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Vote 2020: Incumbent Rockeymoore faces challenger Scott for city council place 4

Tuesday, October 20, 2020

Editor's note: The Daily Record sent questionnaires to both candidates for San Marcos City Council Place 4 — Incumbent Mark Rockeymoore and challenger Shane Scott. Both candidates discuss their plans if elected to the city council. 

Mark Rockeymoore

Incumbent

Q. What did you learn from your past term as Councilmember and what will you do differently if you are elected again?

Rockeymoore: I learned quite a bit about how to represent my constituents. It was trial in error in some cases, as actually understanding the full weight of being a representative is something that takes experience. Knowing that your constituents expect you to be about their business can be a heavy weight in a life that is already busy. I ran for council to see if a working man like myself and many others can be an effective city council person. I found out that I could and have learned from my errors. 

Q. What issue most inspired you to run for office and how would you address it as a Councilmember?

Rockeymoore: These are fateful times that we are living in right now. The world is changing in ways we can’t predict and in, some ways, is beyond knowing. The environment, justice issues, keeping a city going strong when even our nation is experiencing a challenging time are issues we must confront and overcome. People need someone in office that they can trust, that they know has no ulterior motives or is beholden to any entities other than the city. Being that person for the City of San Marcos again would be my honor and privilege. 

Q. COVID-19 will affect San Marcos residents for months to come, if not their health and daily activities, in their economic outlook. What do you propose going forward to prevent the spread while preserving economic vitality for the City of San Marcos’s budget and its residents?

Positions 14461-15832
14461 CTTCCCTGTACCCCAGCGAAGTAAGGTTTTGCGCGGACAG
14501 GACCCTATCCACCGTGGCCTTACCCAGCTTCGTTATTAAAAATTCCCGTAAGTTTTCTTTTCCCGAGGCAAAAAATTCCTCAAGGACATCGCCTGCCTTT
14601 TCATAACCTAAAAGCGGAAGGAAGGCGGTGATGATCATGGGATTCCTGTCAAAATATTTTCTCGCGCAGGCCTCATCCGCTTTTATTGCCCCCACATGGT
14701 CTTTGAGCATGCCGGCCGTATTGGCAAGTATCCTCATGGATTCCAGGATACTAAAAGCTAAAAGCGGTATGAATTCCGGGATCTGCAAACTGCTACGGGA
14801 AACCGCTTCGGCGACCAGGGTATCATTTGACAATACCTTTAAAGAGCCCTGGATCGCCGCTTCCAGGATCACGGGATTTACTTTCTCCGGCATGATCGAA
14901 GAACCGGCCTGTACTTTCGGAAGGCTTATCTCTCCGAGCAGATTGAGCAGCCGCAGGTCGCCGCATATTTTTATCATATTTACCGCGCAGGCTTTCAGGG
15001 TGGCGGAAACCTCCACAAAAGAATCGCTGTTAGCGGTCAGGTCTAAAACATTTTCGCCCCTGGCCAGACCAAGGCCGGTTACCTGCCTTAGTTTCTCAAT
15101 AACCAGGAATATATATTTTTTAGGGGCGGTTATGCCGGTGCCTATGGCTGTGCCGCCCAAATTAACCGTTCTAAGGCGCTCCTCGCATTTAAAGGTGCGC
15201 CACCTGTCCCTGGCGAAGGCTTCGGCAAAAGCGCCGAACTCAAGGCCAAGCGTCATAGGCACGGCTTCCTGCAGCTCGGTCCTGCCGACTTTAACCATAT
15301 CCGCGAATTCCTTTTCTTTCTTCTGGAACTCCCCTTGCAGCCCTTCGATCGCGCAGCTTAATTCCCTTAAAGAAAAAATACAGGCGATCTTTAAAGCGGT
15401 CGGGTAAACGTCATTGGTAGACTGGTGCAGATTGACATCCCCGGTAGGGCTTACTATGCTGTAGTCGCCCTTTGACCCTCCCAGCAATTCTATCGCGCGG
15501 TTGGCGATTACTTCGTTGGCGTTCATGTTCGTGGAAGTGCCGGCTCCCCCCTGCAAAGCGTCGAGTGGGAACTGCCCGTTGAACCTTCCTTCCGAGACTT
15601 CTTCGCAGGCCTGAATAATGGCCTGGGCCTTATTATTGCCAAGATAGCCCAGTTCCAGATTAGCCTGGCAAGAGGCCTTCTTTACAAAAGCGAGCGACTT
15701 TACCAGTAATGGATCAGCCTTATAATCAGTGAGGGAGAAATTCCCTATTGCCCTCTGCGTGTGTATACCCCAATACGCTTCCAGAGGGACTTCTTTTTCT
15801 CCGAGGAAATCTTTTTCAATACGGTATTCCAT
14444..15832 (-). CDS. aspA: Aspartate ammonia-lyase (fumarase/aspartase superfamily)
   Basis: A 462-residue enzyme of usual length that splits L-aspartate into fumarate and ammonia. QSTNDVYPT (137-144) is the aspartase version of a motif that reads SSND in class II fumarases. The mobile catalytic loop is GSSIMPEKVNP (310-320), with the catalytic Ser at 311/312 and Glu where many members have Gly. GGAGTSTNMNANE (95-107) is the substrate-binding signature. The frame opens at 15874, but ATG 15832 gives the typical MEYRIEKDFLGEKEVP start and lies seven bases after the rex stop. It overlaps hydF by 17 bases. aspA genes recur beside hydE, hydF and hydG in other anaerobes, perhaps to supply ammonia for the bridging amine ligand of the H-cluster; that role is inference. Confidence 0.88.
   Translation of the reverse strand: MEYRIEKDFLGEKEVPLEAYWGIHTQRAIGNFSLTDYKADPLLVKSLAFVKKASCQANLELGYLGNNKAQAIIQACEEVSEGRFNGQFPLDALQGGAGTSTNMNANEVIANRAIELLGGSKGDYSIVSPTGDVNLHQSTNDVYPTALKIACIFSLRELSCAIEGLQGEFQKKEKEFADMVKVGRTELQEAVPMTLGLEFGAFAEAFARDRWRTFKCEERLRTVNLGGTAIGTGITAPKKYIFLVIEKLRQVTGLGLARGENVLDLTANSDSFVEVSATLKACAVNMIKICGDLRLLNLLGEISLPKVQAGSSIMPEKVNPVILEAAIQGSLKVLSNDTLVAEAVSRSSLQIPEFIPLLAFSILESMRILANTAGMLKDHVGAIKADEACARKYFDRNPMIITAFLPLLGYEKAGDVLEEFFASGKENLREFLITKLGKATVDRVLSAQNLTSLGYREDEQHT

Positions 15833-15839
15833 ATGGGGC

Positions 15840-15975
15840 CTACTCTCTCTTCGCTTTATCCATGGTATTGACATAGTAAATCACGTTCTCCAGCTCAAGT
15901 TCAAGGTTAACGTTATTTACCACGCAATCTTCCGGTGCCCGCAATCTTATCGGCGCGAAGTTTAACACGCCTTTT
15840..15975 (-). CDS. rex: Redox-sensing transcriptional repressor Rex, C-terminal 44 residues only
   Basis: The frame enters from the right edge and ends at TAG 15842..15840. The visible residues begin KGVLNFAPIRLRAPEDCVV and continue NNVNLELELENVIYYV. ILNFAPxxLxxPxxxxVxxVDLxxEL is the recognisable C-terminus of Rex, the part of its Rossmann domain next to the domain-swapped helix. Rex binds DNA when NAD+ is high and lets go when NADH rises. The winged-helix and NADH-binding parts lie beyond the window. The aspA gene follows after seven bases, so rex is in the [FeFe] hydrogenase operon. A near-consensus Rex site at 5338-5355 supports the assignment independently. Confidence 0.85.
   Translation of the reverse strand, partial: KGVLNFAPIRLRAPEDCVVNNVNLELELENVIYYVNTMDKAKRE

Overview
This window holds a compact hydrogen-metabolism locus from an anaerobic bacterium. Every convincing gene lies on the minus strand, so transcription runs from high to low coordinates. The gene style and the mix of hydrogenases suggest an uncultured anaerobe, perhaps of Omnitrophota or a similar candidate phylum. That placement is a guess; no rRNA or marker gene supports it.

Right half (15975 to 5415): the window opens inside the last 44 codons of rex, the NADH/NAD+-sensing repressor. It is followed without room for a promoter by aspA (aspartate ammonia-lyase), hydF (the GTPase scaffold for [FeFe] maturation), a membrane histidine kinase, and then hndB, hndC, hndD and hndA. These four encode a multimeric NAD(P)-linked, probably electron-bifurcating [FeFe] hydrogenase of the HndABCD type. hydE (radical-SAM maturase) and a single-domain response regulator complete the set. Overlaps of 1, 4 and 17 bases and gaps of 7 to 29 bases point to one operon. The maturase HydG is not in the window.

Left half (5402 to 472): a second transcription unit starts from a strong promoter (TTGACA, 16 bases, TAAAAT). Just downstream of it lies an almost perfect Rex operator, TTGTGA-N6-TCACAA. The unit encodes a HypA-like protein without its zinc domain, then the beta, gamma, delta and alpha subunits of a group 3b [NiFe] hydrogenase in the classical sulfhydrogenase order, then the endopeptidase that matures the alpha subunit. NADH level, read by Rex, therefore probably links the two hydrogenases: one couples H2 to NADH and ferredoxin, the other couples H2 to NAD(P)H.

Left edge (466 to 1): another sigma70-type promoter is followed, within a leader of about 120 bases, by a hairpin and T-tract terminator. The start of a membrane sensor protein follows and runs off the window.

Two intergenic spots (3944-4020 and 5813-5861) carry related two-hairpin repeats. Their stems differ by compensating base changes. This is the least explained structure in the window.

Rockeymoore: Continue on the same path we are currently on. Watching the numbers and making certain to look at any spikes in cases, where they occur and who they affect. Work diligently to begin some kind of contract tracing, putting the structure in place to monitor the progression of the cases while we await a vaccine. Simultaneously, doing all we can to help small businesses stay afloat by seeking financial aid as well as creative solutions to keep their businesses thriving during these uncertain times.

Q. How will you advocate for economic opportunity and preserve affordability in San Marcos? How would you amend the new City Development Code if given the opportunity?

Rockeymoore: I will continue to work to bring new businesses to the City of San Marcos. To make certain that we are a welcoming location, while understanding that we are a choice location and do not have to give too many incentives to get companies to locate here. The current city council has been working hard to make certain that the development code works as well as possible for all residents.  My concern is making sure that established neighborhoods remain affordable and that property taxes don’t skyrocket. Having strict transition zones between businesses and neighborhoods around the downtown might help in that regard.